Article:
Apply the Condition: the result of the operation is used to take some action. This is achieved by using an “If…else…” multiplexer operator (i.e., cmux, where three inputs return one output). Think of this like a railroad switch where two tracks converge to a single destination.
In this implementation of a confidential ERC20 token contract by Zama, FHE is used to check that the wallet viewing the balance also owns the balance, effectively keeping the balance hidden from everyone else.
During a token transfer, the amount sent is encrypted.
The sender user balance is checked to make sure that it is greater than the transfer amount to prevent overspending using FHE.
The transfer is then executed on-chain, deducting the sender's balance and adding it to the recipient's balance.
Additional measures are also taken with token minting to prevent information about balances from leaking. In a different implementation by Fhenix, a wrapped ERC20 keeps balances and amounts confidential, but the sender and receiver remain public. Note that these implementations are used as an extension of the existing ERC20 standard and not a replacement.
In a privacy-preserving dark pool:
Traders can send their buy and sell orders encrypted to an exchange.
The exchange uses FHE to find a match in the order book without knowing the order type, amount, or price.
Once a match is found, the order is executed on the public market.
In this use case, traders can place orders without "alerting" the open market of their intentions, potentially giving away high-value alpha. Exchange operators remain neutral and establish trust, as their role here is purely used in order matching and execution. Regulatory authorities can ensure compliance with an additional layer, mitigating conflicts of interest between traders and operators. For an on-chain darkpool, trades can be encrypted to prevent MEV. Zama has an FHE implementation of a dark market, and Sunscreen provides an AMM example here. Note that most of these are partial implementations, and privacy leaks exist.
Tokens or NFT owners can anonymously vote on proposals for DAO governance. Details such as token circulation amount, voting decisions, and delegation selection can be kept confidential with FHE.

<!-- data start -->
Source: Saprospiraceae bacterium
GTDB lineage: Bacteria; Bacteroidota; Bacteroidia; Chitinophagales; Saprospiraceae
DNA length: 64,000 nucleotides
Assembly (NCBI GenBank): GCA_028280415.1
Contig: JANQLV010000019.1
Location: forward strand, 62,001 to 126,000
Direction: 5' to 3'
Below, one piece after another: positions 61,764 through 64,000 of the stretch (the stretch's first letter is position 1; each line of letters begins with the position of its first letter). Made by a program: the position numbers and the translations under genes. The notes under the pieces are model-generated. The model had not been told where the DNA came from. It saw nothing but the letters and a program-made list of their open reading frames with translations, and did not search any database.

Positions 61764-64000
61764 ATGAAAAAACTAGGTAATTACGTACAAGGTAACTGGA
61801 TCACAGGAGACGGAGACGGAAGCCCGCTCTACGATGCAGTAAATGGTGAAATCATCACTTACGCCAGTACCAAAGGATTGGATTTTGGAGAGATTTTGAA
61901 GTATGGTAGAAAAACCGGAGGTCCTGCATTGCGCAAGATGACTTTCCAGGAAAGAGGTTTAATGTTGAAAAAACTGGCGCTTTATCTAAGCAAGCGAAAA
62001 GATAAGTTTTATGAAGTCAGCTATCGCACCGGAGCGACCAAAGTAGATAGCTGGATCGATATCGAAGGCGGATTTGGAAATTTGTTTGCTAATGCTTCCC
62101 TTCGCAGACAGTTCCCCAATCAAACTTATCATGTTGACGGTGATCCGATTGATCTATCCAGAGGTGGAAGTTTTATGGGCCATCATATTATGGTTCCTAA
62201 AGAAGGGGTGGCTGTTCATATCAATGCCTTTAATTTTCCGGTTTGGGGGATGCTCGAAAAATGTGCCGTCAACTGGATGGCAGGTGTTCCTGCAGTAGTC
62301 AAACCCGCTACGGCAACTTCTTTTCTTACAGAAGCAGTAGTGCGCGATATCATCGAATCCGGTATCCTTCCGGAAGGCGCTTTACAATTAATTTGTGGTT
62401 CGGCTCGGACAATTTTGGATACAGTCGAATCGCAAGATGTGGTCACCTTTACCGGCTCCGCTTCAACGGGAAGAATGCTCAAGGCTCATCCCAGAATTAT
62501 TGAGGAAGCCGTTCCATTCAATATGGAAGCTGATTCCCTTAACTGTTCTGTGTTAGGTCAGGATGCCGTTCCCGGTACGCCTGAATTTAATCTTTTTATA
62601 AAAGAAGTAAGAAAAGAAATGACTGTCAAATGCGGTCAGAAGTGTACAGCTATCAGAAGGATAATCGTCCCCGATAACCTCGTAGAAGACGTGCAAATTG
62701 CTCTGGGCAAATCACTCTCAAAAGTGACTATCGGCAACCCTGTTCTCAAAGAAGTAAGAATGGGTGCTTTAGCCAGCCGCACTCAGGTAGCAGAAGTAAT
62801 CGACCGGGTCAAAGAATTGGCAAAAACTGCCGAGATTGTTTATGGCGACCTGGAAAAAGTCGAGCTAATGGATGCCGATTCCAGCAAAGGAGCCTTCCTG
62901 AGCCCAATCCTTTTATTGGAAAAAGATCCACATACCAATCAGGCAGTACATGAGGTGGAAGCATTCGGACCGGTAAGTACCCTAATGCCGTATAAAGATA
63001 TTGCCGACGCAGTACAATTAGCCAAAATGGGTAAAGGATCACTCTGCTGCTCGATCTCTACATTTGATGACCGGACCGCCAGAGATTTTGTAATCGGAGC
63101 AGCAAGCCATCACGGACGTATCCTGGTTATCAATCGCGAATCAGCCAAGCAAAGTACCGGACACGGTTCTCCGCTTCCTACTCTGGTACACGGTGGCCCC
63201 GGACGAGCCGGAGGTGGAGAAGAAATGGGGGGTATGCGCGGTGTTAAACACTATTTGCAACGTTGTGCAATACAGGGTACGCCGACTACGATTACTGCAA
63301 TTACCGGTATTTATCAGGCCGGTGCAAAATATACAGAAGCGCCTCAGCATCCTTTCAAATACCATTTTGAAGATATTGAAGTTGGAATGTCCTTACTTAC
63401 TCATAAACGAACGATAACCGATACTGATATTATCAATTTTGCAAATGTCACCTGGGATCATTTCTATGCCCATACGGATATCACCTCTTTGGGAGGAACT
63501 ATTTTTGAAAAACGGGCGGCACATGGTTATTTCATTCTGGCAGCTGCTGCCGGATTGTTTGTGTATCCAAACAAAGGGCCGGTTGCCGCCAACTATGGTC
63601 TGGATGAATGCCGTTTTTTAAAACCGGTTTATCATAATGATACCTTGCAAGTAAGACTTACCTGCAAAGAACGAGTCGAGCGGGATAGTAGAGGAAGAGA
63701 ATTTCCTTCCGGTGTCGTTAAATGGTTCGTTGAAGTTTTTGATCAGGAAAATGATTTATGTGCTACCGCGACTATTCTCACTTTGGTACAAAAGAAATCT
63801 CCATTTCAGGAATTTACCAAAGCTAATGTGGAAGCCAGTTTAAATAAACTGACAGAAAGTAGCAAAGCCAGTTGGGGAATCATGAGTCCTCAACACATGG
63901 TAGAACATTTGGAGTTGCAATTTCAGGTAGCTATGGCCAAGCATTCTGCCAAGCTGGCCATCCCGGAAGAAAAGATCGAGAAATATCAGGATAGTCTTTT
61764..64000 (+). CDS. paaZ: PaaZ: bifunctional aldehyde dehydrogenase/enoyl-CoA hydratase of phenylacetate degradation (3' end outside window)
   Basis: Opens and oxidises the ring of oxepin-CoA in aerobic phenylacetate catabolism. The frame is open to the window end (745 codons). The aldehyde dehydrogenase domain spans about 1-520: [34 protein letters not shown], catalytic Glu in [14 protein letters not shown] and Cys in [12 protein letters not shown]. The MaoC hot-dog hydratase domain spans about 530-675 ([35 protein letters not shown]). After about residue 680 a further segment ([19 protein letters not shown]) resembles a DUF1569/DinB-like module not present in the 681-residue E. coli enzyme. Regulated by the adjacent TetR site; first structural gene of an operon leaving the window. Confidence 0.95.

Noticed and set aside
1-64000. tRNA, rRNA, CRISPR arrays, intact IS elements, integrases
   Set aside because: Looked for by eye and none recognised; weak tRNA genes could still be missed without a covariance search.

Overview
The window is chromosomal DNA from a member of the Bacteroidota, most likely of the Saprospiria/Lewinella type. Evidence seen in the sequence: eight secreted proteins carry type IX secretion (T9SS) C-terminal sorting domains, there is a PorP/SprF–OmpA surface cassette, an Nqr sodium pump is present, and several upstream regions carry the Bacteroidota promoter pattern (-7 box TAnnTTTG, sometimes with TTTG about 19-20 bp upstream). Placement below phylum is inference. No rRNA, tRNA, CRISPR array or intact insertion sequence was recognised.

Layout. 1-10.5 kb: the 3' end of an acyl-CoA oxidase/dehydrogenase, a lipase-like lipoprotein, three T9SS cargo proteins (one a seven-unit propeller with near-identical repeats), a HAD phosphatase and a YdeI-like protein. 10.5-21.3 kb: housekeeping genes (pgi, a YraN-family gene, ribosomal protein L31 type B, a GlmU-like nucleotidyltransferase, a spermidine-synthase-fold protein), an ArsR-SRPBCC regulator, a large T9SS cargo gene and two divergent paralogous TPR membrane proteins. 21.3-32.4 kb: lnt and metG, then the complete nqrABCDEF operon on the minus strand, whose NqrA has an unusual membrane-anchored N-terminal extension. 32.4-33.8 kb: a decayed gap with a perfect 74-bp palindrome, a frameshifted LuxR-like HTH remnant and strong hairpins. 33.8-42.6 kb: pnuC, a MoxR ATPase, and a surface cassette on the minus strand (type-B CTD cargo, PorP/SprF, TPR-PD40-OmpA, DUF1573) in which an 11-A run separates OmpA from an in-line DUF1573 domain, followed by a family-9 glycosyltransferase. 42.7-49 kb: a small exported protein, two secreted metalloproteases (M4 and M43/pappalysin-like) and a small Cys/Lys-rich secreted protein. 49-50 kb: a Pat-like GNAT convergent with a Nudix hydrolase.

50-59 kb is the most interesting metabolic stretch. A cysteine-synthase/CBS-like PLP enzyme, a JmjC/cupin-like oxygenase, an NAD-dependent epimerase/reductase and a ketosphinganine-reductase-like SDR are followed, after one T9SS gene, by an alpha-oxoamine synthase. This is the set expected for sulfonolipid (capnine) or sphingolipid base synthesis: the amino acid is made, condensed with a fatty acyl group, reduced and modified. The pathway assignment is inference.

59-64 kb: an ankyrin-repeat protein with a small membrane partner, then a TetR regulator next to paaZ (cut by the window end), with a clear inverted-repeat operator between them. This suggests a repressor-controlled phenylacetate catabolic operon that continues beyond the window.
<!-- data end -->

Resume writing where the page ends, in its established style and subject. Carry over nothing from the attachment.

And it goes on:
In this specific delegation example, an existing Compound contract is used:
The COMP token contract, including token balances, is first encrypted.
Any changes in vote delegation are subsequently run over the encrypted token contract using FHE.
The number of votes per delegate is then stored for each specific block.
The Governor contract subsequently manages proposals and votes:
Each delegate's "for" or "against" vote is encrypted.
The vote tally is made over encrypted votes with FHE.
The vote is cast for the respective proposal.
In previous blind auctions with ZKP implementations, bid data and compute is off-chain, requiring the trust of a third-party entity for proof creation. FHE allows blind auctions to run entirely on-chain, allowing parties to submit an encrypted private bid. In the bidding process:
The bid amount by each user is kept encrypted.
FHE is used to check if a previous bid has been made and determines the highest bid from all bidders.
The contract returns the auction object to the winner and returns losing bids back to other auction participants.
Some other fhEVM novel use cases are being explored by the community here; they include:
Private Surveys: Survey answers are encrypted, and FHE is used to run analytics on the results whilst keeping participants and their answers anonymized
DIDs: NFTs could contain encrypted metadata; FHE is run on the private metadata to enable entry into gated communities or authentication for access
Gaming: Poker, battleship, rock paper scissors - game results are calculated with FHE from encrypted play submissions.
The open problems for FHE fall into three categories: usability, composability, and performance. Expanding the scope of feasible computations remains a challenge, and different schemes excel in different areas, but generally, there needs to be more standardization between schemes. Performance issues predominantly revolve around data efficiency due to large ciphertext and bootstrapping key sizes. Note that most challenges are often scheme-specific; we only discuss them at a high level for simplicity.
The large size of ciphertexts is one of the greatest barriers to practical implementation due to its associated computation time and bandwidth usage. Transciphering, or Hybrid Homomorphic Encryption, is a method of carrying out compression encryption within the FHE setup. Data is first compacted with a scheme like AES before creating a ciphertext, which FHE is then run on. There are several methods of transciphering being explored at the moment that are compatible with TFHE schemes.
Whilst bootstrapping reduces ciphertext noise to make FHE practically possible, it still requires a large amount of computation and time. Hardware acceleration allows for computing tasks to be offloaded to specialized hardware components. At the moment, there are several teams working on ASICs for TFHE; the speedup with the use of more efficient hardware is likely to hit 1000x by 2025.